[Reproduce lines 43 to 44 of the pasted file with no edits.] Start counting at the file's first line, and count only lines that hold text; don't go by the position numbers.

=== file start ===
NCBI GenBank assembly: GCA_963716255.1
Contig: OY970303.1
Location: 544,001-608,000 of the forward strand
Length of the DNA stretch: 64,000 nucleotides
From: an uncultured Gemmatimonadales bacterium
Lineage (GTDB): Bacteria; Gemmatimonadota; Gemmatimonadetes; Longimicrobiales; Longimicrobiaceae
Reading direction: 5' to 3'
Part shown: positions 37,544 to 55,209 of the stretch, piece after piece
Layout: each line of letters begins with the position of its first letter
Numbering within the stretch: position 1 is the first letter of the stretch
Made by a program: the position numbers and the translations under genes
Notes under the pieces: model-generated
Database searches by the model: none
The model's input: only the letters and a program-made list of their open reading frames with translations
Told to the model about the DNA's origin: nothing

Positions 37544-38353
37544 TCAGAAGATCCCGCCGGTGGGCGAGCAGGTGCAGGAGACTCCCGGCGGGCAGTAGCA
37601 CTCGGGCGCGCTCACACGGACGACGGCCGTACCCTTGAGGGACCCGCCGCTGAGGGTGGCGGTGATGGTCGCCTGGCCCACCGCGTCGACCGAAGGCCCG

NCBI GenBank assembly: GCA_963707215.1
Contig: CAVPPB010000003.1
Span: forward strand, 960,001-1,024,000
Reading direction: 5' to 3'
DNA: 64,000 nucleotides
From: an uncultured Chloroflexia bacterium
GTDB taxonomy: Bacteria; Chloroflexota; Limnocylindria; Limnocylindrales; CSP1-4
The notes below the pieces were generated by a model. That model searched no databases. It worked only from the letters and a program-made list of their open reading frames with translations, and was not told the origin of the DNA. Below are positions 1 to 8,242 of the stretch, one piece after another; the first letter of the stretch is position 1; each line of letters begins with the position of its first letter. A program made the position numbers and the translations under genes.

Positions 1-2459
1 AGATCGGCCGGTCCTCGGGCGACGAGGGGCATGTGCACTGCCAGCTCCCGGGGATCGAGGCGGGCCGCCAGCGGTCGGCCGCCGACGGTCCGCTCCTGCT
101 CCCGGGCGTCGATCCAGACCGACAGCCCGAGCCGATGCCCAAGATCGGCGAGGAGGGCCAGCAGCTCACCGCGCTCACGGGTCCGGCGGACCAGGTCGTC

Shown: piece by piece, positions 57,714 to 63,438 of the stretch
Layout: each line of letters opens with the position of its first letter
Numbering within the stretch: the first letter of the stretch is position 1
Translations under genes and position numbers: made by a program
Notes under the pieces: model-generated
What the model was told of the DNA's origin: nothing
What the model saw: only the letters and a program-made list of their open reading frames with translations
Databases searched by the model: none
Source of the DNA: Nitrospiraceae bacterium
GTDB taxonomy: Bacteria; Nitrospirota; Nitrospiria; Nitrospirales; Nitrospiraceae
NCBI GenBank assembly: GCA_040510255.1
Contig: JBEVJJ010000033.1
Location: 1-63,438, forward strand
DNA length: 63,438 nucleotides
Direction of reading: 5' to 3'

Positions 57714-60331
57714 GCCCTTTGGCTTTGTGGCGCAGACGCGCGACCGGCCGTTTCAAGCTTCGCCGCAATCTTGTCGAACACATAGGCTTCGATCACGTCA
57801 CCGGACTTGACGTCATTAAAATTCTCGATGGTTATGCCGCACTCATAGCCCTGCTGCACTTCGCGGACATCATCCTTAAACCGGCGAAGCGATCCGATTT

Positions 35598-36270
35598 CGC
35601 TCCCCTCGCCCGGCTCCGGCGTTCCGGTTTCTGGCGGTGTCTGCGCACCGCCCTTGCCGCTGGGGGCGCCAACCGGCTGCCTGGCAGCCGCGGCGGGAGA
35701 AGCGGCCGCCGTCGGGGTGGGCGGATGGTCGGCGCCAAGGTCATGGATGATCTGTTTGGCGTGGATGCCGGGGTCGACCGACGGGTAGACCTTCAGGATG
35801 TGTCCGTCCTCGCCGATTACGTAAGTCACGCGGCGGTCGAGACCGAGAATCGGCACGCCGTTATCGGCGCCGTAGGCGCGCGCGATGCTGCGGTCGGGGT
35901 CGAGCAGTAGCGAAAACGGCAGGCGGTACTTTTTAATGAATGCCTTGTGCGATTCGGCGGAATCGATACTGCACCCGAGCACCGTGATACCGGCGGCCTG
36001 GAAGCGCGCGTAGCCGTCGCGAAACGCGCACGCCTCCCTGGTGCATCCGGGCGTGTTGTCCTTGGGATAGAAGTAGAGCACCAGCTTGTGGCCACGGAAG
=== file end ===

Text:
DNA length: 63,438 nucleotides
Direction of reading: 5' to 3'